You're joking, right ? BIOS developers jump through hoops to save 10 or 20 bytes for a new option. This has been going on for years. The cost difference between 64K and 128K ROMs has finally become small enough that we are able to move to larger ROMs on the high end cards without too much hate from the board manufacturers, so there is hope.
    [/qoute]
    Artually not. We have gigabytes today and even video cards go over a gigabyte these days and you tell me the bios is still stored on 64K ROM.. i say it's time to reinvent that ancient trick so space is less of an issue with biosses. (just looking at that as an outsider. I know nothing about bios programming but i do know that the firmware in my router has a lot more then 64K for it's firmware and that router only costs €60!

    Quote Originally Posted by bridgman View Post
    Yeah, it's called the open source driver. Stay tuned.
    -_- oke...

    Quote Originally Posted by bridgman View Post
    I don't think the VESA API works that way. The app/driver calls VBE and asks it to enumerate all of the modes, then the driver passes the enumeration variable back in a subsequent VBE call.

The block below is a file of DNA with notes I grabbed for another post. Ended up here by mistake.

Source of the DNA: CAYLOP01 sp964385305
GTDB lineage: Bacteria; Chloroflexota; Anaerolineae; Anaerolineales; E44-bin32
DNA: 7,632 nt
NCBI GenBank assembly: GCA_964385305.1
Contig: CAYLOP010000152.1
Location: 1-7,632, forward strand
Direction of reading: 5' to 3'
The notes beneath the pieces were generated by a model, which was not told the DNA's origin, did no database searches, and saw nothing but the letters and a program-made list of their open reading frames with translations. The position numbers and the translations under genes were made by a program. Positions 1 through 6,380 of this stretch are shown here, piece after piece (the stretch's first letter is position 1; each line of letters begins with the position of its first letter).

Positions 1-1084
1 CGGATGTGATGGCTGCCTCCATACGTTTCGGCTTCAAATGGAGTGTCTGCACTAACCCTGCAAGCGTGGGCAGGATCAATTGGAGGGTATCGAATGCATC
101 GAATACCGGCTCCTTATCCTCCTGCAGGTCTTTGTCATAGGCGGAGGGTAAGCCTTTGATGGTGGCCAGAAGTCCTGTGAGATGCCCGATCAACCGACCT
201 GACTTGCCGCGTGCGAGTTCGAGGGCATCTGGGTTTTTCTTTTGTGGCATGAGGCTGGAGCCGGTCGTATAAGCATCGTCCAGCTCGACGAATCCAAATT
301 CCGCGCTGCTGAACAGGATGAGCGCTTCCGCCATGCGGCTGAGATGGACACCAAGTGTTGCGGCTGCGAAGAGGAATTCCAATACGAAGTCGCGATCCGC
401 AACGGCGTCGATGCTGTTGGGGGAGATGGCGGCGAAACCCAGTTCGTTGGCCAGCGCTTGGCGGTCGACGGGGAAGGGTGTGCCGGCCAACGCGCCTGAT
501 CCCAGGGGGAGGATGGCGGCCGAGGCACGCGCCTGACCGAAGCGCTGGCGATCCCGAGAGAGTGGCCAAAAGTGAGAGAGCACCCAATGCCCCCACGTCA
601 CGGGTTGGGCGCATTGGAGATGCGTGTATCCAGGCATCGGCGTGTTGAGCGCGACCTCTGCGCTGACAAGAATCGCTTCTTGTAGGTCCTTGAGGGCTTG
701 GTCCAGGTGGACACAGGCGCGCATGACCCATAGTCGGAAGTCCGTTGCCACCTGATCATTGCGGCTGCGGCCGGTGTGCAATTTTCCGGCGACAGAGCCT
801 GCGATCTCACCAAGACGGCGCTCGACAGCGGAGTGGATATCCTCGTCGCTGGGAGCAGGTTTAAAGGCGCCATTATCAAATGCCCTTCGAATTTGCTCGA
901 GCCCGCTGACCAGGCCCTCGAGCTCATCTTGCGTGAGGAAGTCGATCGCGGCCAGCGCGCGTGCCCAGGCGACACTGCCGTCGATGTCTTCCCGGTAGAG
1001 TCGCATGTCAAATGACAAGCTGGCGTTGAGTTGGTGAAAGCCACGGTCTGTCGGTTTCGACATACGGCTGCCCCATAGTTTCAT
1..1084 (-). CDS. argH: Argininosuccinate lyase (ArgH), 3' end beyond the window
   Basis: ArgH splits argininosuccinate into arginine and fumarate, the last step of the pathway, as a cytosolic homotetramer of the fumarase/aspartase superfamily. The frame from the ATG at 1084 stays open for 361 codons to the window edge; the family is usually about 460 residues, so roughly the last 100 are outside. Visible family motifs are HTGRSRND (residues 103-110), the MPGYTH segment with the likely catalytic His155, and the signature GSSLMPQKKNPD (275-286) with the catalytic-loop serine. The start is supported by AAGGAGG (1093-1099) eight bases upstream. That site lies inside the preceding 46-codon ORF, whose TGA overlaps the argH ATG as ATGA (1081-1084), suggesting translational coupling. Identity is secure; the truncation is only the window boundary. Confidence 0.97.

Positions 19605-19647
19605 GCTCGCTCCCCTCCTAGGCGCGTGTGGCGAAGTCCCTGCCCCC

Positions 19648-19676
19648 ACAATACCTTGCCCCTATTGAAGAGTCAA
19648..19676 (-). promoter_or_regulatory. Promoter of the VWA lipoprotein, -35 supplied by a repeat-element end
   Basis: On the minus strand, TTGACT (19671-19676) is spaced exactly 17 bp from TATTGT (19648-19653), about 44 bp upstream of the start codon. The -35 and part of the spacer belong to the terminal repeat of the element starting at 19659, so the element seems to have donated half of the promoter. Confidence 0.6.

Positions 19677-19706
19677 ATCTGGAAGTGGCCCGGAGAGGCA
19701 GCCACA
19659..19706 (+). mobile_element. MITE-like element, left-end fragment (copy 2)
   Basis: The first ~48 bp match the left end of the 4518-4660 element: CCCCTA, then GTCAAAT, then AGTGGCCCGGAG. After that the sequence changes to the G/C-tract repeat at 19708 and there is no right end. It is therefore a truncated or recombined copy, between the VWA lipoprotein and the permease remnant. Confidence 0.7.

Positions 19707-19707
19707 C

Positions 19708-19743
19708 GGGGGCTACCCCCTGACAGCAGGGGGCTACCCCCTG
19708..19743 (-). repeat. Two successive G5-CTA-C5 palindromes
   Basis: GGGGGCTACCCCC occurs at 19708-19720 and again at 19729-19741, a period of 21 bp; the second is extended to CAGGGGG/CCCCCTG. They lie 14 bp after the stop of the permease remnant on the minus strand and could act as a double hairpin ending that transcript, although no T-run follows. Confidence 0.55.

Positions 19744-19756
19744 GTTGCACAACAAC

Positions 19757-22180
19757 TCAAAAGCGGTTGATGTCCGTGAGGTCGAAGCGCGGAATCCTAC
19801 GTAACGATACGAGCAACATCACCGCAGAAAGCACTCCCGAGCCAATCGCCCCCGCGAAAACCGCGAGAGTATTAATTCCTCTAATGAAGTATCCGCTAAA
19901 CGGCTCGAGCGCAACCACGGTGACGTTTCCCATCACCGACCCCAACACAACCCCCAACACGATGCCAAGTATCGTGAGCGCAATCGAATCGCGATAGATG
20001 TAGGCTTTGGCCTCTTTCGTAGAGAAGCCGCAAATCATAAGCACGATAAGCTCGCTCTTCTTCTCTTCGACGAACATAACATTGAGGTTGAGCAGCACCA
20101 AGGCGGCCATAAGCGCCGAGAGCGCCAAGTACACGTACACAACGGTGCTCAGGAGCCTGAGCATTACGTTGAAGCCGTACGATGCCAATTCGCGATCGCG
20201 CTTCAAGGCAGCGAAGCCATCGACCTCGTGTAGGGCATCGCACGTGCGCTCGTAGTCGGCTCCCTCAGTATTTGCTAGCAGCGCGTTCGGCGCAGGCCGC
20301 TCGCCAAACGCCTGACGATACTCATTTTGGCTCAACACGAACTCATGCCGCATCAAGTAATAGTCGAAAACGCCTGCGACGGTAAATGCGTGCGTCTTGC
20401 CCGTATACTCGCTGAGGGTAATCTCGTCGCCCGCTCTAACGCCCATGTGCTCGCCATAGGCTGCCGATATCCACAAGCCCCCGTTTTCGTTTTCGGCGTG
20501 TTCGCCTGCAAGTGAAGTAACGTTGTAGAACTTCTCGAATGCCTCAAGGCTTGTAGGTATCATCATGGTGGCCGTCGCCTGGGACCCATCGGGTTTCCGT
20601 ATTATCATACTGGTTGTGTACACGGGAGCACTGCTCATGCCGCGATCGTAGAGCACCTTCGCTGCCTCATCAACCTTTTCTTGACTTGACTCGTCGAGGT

Don't know. just guessing in this area as well. to me (as a programmer!) it just seems odd that resolutions have to be in a list. Probably an ancient decission from a decade ago that would, if made now, be down completely different.

  9. #9
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    More like two decades ago

  10. #10
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    Quote Originally Posted by bridgman View Post
    More like two decades ago
    Then it's certainly time to rethink it.
    The only thing that lives as long as that in linux is linux itself if you ask me.. And the entire graphics stack has undergone major changes in the recent years with another big one to come in the future: Galium3D

    So, to me, it only seems logical that this video mode table is going to be revised as well.